Film Study: How Matt Rees can impact the Whipsnakes’ defensive unit
By Adam Lamberti | Jan 17, 2024
When the Maryland Whipsnakes traded for Matt Rees this offseason, the deal was a bit surprising.
I did not understand trading for a 30-year-old long-stick midfielder coming off major knee surgery when you still have Michael Ehrhardt on the roster and Colin Squires on the roster, not to mention Elijah Gash, who missed his rookie season last year due to injury, waiting in the wings for a chance to show his potential.
But well-documented last year was the uncertain future of Ehrhardt. He hinted at retirement, and is a pending free agent this upcoming season. So with that in mind, the move to get Rees makes more sense - bring in a veteran to mentor the LSM group while still playing meaningful minutes if Ehrhardt moves on from the club. And if Ehrhardt is back for another season, great, both Rees and Squires have experience playing close defense and could add depth there to make the long-stick midfield room less crowded.
When I turned on the film, I began to realize how impactful a player Rees was last season, and why that impactful play could continue into this season with the Maryland Whipsnakes.
It’s hard not to notice Matt Rees immediately. Standing 6-foot-4, Rees’ length causes problems for offenses both on-ball and off-ball.
Rees had his best statistical season since 2019, causing 10 turnovers (2nd amongst LSMs), scooping up 12 groundballs, and finishing with five points en route to his first All-Star nod.
After being a key piece for the Carolina Chaos in 2019 and 2020, Rees was out of the lineup most of 2021 due to military obligation (Rees attended the Naval Academy). In 2022, Rees was the third defender down low for the Chaos, playing perhaps his best game of the season in the Chaos’ loss to the Waterdogs in the Cash App Championship.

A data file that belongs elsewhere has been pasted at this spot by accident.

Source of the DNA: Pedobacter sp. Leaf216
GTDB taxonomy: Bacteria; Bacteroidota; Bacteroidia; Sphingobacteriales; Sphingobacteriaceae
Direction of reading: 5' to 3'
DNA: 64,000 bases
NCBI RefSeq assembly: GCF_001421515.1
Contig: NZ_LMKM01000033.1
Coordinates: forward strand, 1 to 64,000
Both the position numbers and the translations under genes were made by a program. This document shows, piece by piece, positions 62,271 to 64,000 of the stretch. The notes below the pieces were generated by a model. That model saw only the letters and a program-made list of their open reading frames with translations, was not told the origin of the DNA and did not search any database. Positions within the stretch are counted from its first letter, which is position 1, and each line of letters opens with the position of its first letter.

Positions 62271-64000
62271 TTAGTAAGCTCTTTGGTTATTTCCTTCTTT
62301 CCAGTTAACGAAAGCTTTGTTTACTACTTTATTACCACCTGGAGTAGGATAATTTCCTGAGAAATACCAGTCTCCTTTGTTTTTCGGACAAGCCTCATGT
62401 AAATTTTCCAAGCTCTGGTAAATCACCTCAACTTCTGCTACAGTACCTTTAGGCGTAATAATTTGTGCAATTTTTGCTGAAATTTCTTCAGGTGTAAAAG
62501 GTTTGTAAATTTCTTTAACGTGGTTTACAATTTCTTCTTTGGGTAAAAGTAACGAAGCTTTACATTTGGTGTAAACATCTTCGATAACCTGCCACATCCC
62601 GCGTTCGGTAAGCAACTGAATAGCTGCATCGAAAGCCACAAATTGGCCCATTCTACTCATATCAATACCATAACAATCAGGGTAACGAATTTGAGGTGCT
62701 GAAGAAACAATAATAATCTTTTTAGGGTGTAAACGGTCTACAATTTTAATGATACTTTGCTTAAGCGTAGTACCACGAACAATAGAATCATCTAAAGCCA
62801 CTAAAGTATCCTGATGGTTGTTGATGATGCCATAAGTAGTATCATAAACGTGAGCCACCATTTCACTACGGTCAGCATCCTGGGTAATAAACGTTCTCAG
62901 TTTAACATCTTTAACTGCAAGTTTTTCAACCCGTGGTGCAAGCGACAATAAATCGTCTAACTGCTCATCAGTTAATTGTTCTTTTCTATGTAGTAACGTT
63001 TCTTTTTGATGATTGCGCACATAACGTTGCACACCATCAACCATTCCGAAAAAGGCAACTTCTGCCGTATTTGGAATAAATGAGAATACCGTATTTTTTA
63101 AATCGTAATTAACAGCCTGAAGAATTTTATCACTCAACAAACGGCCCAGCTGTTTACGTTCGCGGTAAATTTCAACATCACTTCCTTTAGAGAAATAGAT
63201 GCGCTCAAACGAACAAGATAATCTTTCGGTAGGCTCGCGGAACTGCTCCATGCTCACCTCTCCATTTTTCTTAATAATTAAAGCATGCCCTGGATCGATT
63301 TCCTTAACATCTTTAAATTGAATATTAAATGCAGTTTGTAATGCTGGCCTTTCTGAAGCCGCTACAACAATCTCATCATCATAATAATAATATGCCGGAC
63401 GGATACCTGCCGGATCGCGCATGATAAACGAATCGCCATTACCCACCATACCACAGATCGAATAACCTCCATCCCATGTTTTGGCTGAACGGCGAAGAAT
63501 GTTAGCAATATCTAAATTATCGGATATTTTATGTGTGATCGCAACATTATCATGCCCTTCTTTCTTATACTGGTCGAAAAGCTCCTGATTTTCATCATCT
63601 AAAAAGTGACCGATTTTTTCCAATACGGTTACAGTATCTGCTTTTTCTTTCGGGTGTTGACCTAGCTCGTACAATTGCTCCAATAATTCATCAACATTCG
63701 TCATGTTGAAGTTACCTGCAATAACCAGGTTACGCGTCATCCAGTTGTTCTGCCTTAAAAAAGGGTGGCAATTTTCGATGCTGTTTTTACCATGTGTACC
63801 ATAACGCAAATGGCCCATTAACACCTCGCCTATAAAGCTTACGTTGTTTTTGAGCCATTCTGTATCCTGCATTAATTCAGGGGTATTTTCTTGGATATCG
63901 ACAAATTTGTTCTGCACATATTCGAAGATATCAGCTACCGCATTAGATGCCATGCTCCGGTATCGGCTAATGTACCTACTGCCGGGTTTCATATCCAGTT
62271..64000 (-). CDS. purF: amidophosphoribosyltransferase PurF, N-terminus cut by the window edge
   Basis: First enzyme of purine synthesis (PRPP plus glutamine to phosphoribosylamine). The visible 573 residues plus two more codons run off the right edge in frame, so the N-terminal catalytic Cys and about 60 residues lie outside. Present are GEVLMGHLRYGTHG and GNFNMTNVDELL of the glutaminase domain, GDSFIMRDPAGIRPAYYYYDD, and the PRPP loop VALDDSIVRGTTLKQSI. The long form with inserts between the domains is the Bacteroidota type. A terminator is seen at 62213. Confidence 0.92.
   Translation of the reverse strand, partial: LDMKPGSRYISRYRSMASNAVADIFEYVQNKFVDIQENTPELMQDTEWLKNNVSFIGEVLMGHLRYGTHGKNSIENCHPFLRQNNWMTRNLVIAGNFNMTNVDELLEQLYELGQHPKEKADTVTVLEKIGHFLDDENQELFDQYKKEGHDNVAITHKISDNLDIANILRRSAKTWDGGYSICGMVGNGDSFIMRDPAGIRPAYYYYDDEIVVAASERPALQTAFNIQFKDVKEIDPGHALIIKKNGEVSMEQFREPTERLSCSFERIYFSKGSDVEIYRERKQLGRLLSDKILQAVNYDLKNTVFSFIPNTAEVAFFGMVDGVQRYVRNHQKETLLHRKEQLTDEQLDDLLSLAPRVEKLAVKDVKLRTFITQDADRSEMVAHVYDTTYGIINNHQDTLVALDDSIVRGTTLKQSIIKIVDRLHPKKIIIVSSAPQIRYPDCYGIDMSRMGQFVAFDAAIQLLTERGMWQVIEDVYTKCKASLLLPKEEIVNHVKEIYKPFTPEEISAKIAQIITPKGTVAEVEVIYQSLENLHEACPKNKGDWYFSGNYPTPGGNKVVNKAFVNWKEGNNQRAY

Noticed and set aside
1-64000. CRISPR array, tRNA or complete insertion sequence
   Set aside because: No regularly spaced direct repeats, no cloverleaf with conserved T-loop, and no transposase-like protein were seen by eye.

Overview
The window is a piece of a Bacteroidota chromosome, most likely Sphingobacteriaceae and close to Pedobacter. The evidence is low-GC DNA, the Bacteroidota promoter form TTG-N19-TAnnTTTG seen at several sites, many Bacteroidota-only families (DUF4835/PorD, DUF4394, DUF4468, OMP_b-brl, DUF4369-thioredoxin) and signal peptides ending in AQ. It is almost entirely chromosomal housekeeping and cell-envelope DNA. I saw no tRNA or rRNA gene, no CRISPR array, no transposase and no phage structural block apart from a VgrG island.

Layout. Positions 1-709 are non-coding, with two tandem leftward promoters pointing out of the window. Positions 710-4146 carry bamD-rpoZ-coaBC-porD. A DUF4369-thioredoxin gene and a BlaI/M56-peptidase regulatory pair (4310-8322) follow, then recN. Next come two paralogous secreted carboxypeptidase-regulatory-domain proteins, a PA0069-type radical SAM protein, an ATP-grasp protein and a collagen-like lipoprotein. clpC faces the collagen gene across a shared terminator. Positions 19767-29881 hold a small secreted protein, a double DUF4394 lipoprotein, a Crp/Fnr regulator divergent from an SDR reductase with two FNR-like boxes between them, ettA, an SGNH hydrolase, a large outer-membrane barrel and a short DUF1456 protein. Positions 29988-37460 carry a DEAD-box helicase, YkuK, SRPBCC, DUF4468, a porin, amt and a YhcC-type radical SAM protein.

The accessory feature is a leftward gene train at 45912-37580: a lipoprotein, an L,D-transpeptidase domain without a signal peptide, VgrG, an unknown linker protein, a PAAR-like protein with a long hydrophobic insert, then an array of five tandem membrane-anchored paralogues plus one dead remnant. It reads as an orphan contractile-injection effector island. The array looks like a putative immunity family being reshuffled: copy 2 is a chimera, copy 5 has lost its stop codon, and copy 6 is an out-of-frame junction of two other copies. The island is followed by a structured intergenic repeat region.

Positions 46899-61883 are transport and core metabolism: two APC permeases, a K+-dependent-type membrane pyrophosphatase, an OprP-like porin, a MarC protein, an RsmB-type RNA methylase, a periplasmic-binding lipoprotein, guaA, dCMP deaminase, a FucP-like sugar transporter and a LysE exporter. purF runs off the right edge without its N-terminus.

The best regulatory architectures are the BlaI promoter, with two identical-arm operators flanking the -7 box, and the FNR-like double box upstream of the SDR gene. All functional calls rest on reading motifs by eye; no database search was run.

With a new team in the Boston Cannons in 2023, Rees slid back into the long-stick midfielder spot alongside rookie phenom Ethan Rall. He enjoyed one of his best seasons before injuring his knee against his current team, the Whipsnakes, in the last regular season game of the year.
Aiming to be back fully healthy for 2024, Rees should be a great 1-2 with Ehrhardt in the long-stick midfielder unit. Imagine taking a run against the 5-time Brodie Merrill Long-Stick Midfielder of the Year and then the next shift, you have to go up against the 6’4 Rees? No fun.
As said before, Rees is an option to play close defender alongside Matt Dunn and Tim Muller, but I would rather have Colin Squires slide down low out of the group. Squires not only played close defense at University of Denver, but was a standout, earning Big East Defensive Player of the Year his senior year in 2021.
If Rees can come back 100% from his injury, which there’s no reason to believe he won’t be able to, the Whipsnakes add a great player, teammate, but also add flexibility to their defensive unit.